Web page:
Jacobs (a Wisconsin Badger, class of 1973, his dissertation was even published as The UFO Controversy in America, so let’s go Red!) founded the International Center for Abduction Research after interviewing thousands of abductees and regressing them hypnotically to remember their abductions. They all tended to follow a similar pattern, particularly the women’s experiences.

Jacobs is a doctor of history not medicine or psychology. So is there an Experimenter Effect on these reports? Carl Sagan thought so, but Jacobs stands by his story. In this episode, we talk about some of the history of alien-human hybrid theories and just what these theoretical aliens might be after before we get to something a little more lighthearted for the second half.

Snatchers is a horror-comedy about a Sara, a high school girl who has sex for the first time and wakes up 24 hours later fully pregnant with an alien-baby. It was an official selection for the 2019 SXSW Film Festival and we interviewed the writers, Stephen Cedars, Benji Kleiman, and Scott Yacyshyn (collectively known as the Old Money Boyz) behind the idea. The interview was in a bar in Austin at the premiere party for the movie, so you’ll have to excuse us as we pass the microphone around and suck on some fine Texas beers, but it’s fun to hear about their influences in the creation of the show.

The high school vibes from Snatchers were flowing through us as we were working on this episode’s song so we were feeling pretty emo. Here’s the Sunspot track “Hybrid”.

It’s a violation
of our very race
they sneak into our lives in the dead of night
It’s a breeding program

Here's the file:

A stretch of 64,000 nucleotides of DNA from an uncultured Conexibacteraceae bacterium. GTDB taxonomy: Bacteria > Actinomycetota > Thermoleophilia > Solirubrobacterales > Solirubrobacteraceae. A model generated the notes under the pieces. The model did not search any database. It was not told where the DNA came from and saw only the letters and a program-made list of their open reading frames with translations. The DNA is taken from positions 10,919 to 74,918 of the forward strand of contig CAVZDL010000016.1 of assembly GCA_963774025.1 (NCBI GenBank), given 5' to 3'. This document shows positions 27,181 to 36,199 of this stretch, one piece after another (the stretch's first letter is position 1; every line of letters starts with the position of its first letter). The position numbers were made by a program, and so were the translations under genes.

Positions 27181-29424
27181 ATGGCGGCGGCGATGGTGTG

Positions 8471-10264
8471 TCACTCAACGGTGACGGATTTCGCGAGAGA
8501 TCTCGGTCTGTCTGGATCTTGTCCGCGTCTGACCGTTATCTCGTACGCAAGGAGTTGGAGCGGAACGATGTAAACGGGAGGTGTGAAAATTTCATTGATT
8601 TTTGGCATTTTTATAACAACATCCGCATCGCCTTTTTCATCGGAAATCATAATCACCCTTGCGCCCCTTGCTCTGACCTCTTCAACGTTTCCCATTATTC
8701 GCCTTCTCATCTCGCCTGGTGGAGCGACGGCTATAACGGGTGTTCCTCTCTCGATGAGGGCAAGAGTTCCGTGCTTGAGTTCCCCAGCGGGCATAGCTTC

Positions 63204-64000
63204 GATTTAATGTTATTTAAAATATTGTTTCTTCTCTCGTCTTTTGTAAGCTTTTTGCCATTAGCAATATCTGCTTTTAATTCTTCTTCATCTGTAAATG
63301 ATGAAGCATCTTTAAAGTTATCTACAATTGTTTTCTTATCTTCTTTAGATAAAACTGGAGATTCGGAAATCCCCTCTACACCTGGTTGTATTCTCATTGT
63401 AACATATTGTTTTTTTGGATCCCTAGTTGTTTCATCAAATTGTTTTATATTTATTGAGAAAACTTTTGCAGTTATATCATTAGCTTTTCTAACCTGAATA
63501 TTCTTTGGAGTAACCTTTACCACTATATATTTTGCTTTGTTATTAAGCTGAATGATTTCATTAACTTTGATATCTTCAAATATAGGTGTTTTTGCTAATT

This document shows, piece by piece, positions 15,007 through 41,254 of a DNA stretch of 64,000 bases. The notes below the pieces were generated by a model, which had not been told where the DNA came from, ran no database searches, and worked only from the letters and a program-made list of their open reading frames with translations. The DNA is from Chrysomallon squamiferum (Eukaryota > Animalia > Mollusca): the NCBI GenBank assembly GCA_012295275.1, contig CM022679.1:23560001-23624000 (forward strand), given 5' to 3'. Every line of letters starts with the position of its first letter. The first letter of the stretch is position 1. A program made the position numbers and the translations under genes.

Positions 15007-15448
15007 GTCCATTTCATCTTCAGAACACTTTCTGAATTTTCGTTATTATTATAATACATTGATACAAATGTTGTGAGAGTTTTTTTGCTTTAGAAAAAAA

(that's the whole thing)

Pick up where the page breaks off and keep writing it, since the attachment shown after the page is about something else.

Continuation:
designed to replace
So are we going to go without a fight?

Too late for the arrival
A matter of survival

Should sins of the fathers
punish the progeny
where do you think their home is?
where do you think their home is?
How do you stand against the flood of destiny
where do you think their home is?
where do you think their home is?

These hidden hybrids
A sleeper cell
A secret colonization
It’s far too late now
how can we repel
Welcome to the new occupation

Too late for the arrival
A matter of survival

Should sins of the fathers
punish the progeny
where do you think their home is?
where do you think their home is?
How do you stand against the flood of destiny
where do you think their home is?
where do you think their home is?

V Is For Valentino: The Ghost of Hollywood’s Original Sex Symbol

I created and ran the LA Hauntings Ghost Tours where I trucked a van-load of tourists, curiosity-seekers, thrill-seekers and paranormal enthusiasts from West Hollywood, through downtown and then down Hollywood Blvd. Whether I was talking about a site we were visiting or filling the time stuck in ‘normal’ LA traffic, one name came up above all others. One might assume I would be talking about Marilyn Monroe or Charlie Chaplin, whose ghosts are reported at multiple locations, but perhaps the most well-traveled ghost I’ve ever heard of is the silent era Casanova, Rudolph Valentino.